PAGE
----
What is the take away for investigators and how does this stop?
CRUICKSHANK: Well, one of the problems, Brooke, is this group in Yemen carries on to put out this -- this magazine. We saw an issue come out just a few weeks ago; they are carrying on and putting out these very dangerous instructions online. And the Boston devices did have very striking similarities to a recipe put out in "Inspire" magazine the summer of 2010, "How to build a bomb in your mom's kitchen," right down to the way you saw and how to glue the shrapnel inside the pressure cooker.
So very striking similarities and the ranking member of the House Committee actually said that he was told that the younger brother said that they actually downloaded one of these recipes, Brooke.
TAPPER: All right, CNN terror analyst Paul Cruickshank. Thanks so much.
BALDWIN: And better check your airlines Web site before you head to the airport.
Coming up, we -- we've seen some major delays. Maybe you've been involved in this because of the furloughs, because of the forced spending cuts we've been talking about out of Washington. But some critics say this is all just politics at play.
BALDWIN: Welcome back to CNN. I'm Brooke Baldwin here in Boston alongside my colleague Jake Tapper. We will get you back for our special coverage here of the events in Boston in a moment.
But first a check of some of the other stories making news on this Thursday. This fire, look at this video here. It is finally sort of calmed down. This is hours after explosions on this two fuel barges on Alabama's Mobile River. A spark apparently ignited a build up of natural gas vapors. Three people are hospitalized in critical condition with severe burns. At least six explosions were heard up to 20 miles away.
TAPPER: The worst of the Midwest floods maybe over for some people thankfully. Mississippi River levels have now peaked of St. Louis but major flooding on the Illinois River at Peoria is expected to last through the weekend.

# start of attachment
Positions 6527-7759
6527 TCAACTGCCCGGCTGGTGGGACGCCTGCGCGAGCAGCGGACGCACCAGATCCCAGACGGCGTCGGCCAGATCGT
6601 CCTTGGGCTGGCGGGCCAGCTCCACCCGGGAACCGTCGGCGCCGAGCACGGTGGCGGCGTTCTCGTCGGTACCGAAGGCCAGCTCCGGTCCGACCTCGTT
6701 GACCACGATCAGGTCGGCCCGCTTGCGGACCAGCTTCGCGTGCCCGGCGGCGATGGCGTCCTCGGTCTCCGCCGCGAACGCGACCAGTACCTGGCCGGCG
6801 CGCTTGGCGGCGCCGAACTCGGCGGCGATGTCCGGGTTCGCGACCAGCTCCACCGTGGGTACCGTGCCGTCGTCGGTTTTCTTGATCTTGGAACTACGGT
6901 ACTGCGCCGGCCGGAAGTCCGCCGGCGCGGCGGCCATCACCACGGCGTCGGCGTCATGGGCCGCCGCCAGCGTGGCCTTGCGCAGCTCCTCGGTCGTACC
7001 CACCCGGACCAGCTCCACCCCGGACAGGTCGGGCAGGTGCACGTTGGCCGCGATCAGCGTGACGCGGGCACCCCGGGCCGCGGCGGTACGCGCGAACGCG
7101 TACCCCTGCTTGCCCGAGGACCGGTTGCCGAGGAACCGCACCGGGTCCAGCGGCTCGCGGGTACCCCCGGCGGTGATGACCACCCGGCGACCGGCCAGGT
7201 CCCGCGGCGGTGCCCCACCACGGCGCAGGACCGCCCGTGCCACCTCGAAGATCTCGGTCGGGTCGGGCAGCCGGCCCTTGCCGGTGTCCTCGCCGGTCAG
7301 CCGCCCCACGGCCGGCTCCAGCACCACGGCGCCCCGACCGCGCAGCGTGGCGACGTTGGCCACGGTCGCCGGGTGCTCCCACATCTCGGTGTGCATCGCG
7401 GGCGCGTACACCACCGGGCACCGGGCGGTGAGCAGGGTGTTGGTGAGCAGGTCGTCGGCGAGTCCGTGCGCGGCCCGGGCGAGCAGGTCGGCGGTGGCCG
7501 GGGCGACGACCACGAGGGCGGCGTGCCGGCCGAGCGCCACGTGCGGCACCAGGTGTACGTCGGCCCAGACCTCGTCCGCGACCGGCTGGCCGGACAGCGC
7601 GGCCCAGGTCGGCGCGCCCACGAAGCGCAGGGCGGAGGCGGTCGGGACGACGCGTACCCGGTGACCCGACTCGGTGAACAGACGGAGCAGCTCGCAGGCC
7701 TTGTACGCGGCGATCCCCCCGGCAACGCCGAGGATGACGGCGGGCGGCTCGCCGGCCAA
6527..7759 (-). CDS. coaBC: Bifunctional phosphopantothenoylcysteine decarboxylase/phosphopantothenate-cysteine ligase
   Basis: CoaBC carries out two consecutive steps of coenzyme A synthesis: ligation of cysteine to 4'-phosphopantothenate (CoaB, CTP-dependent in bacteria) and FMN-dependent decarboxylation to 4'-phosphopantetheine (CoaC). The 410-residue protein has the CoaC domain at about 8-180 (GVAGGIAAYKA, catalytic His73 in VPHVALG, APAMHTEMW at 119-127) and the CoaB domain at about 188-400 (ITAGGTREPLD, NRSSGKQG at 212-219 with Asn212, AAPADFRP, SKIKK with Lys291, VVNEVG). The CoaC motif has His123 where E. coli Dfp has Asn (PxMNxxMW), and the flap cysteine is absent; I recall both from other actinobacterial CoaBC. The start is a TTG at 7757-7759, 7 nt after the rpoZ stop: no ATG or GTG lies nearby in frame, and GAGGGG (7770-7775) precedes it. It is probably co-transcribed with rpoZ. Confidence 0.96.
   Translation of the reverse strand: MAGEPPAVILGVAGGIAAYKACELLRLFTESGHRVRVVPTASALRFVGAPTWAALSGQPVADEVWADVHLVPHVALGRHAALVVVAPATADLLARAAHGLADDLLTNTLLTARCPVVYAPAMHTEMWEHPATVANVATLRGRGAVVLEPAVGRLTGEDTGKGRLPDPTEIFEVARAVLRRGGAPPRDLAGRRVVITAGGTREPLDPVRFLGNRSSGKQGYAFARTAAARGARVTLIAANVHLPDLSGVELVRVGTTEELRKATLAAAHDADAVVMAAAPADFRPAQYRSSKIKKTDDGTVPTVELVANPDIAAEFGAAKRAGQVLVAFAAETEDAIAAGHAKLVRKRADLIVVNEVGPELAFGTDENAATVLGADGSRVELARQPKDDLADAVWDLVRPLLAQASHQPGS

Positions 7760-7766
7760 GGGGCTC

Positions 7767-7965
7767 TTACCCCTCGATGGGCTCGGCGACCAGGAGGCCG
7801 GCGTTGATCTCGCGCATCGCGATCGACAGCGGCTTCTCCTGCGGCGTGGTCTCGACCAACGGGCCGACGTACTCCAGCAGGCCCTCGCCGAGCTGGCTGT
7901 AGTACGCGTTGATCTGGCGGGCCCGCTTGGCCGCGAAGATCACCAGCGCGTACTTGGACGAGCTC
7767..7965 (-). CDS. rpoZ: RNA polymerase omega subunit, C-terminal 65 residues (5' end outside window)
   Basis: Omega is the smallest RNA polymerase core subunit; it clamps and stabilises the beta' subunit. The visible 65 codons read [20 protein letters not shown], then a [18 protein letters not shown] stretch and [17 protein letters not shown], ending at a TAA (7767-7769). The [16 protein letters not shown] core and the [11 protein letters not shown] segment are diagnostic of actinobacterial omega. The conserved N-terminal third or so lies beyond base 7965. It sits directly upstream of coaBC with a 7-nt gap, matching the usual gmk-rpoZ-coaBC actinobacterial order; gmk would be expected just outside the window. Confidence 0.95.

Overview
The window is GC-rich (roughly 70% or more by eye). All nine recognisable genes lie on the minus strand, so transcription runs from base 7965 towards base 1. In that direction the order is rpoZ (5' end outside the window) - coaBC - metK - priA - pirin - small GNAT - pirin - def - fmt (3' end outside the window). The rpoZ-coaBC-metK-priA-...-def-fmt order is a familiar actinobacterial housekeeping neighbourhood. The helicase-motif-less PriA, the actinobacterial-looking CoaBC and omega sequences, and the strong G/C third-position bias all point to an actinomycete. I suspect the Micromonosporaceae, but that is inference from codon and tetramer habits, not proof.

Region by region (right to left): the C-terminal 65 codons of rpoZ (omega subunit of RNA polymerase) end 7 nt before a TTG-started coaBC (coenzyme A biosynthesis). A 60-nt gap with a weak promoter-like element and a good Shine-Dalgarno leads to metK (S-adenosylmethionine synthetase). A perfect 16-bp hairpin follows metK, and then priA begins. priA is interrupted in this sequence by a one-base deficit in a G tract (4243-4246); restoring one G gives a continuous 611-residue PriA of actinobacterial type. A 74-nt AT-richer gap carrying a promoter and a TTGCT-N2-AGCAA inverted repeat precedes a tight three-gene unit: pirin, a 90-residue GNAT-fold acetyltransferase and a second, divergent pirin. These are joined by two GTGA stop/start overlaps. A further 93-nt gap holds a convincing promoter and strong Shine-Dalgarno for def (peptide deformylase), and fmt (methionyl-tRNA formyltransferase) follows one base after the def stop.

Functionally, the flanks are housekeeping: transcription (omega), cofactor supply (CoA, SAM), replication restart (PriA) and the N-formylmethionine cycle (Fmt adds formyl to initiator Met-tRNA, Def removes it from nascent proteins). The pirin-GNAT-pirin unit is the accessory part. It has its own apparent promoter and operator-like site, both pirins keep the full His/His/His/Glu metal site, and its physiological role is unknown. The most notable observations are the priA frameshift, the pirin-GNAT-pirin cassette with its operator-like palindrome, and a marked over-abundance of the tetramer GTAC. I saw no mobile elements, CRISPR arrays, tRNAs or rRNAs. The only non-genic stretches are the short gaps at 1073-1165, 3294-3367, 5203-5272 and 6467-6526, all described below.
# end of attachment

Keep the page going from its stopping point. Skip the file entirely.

BALDWIN: And investigators are still looking into clues as far as who would have sent this ricin-tainted letters to President Obama, a senator and a judge. The latest search was at a former studio there in Mississippi. It has been rented by a man from Mississippi whose home has also been searched. Prosecutors have dropped charges against another Mississippi man this Elvis impersonator who was initially suspected of sending those ricin-laced letters.
And we're back in just a moment.
TAPPER: We're back now with our special coverage live in Boston. We'll have the latest developments on the investigation into the Boston Marathon terrorist attacks.
But first a check on another story making headlines -- thousands of flight delays and cancellations this week because of air traffic controller furloughs, or so we're told.
Athena Jones is at Reagan National Airport in Washington DC. Athena, these delays have some people claiming this is just politics from the White House. What are you hearing?
ATHENA JONES, CNN CORRESPONDENT: That's true, Jake. Of course the White House is pushing back on that as is Transportation Secretary Ray LaHood, who dismissed those claims.
But let me first tell you what's going on. The FAA has to cut $600 million from its budget by September. That means these furloughs have had to kick in. All FAA employees have to take 11 unpaid days off. They have to stay home from work and not be paid. That means that every single day as many as 10 percent of the nation's 15,000 air traffic controllers aren't going to work. That means with fewer air traffic controllers, they're having to space out the planes further so that fewer planes can come in and take off in order to do so safely.
It is mostly affecting the biggest airports, big hubs like Chicago, Los Angeles. We learn from Chicago this morning that they had only 72 planes landing per hour rather than the usual 114. So that gives you some idea of how big of a problem this is. As you mentioned, some have been saying that the White House the administration is trying to make the public feel the effect of these forced spending cuts. This is all political.
The White House says it isn't; let's listen to what the White House spokesman Jay Carney had to say about that?
(BEGIN VIDEO CLIP)
JAY CARNEY, WHITE HOUSE PRESS SECRETARY: They wrote it. They should know what's in it. The passed it. They voted for it, they should know what's in. The fact is the FAA has initiated a series of cost saving measures both personnel and not personnel related including a hiring freeze, restrictions on travel, termination of certain temporary employees and reductions to contracts.
But the law specifically walls of three-quarters of the department's budget from sequestration and does not give the department any flexibility to mitigate the impact on the FAA. Why? Because it was written to be a bad law.
(END VIDEO CLIP) JONES: And written to be a bad law, that's the phrase we've been hearing ever since the beginning of the year when the White House and administration have been warning about the effects of these forced spending cuts. There was a hearing yesterday in the committee on the hill. And well you had representatives talking about how they were surprised that these forced spending cuts have led to these kinds of delays.